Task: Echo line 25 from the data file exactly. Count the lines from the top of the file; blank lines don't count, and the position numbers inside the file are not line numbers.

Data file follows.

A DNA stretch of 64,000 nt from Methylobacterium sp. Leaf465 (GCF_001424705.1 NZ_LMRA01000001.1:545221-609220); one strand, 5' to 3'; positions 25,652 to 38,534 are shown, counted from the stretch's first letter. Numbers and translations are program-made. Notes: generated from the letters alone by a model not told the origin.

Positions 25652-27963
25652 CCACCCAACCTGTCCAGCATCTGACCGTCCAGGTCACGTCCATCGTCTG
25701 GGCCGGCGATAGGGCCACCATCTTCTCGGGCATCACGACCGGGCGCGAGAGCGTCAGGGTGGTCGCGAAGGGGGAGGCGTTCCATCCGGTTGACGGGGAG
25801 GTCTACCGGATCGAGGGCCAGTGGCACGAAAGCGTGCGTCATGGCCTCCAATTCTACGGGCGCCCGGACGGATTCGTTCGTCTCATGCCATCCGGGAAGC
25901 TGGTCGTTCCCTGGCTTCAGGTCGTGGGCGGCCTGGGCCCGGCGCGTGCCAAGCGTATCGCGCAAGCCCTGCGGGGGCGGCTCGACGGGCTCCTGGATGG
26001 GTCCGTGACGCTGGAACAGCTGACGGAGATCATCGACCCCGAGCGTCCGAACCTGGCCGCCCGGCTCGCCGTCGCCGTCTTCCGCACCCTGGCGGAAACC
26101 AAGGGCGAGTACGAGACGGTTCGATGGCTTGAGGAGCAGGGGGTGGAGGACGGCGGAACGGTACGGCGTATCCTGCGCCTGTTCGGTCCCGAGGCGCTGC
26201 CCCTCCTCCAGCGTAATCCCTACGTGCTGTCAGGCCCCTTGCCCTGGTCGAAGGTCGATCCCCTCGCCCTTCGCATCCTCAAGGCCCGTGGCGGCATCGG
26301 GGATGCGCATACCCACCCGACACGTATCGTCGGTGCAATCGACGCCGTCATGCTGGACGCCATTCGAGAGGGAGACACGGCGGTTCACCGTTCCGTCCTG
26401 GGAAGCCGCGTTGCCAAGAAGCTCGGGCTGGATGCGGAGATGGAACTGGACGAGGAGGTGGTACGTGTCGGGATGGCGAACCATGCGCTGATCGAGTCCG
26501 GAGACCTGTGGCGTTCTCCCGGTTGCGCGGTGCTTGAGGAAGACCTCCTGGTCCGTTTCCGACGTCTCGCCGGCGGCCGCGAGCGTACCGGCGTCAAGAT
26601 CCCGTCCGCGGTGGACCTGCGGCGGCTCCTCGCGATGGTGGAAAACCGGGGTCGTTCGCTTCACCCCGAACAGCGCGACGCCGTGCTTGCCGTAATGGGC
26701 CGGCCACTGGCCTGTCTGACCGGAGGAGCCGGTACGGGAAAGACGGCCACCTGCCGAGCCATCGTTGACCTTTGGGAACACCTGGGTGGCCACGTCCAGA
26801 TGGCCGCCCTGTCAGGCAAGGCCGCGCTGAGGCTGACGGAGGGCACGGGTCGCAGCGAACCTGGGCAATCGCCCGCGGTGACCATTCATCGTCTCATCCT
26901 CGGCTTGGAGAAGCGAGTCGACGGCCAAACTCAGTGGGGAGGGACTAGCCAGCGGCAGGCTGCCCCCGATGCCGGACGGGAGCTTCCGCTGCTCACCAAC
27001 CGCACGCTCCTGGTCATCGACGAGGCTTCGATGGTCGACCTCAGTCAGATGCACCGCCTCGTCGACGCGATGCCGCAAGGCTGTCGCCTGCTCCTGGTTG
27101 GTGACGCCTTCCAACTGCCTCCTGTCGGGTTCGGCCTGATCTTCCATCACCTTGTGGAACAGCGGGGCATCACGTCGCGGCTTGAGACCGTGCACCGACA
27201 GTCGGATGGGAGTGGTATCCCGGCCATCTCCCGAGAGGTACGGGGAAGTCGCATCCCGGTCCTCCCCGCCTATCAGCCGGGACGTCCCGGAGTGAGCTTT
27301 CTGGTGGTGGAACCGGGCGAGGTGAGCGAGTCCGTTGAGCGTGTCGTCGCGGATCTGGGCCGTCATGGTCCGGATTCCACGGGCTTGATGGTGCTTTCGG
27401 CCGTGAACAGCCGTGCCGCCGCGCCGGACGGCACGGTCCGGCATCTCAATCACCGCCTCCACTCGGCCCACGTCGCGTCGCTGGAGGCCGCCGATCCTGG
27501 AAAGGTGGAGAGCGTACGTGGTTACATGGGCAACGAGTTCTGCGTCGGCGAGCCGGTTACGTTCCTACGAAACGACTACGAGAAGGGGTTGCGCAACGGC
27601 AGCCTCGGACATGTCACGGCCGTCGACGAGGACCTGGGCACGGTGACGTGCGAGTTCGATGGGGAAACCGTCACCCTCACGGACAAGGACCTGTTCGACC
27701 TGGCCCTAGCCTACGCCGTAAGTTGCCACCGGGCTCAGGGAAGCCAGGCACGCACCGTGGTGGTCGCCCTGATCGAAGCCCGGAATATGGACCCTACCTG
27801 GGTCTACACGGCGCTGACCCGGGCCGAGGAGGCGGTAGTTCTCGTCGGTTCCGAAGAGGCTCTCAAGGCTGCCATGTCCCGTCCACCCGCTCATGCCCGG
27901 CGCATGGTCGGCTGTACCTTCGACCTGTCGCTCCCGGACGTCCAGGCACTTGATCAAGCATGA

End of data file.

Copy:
27801 GGTCTACACGGCGCTGACCCGGGCCGAGGAGGCGGTAGTTCTCGTCGGTTCCGAAGAGGCTCTCAAGGCTGCCATGTCCCGTCCACCCGCTCATGCCCGG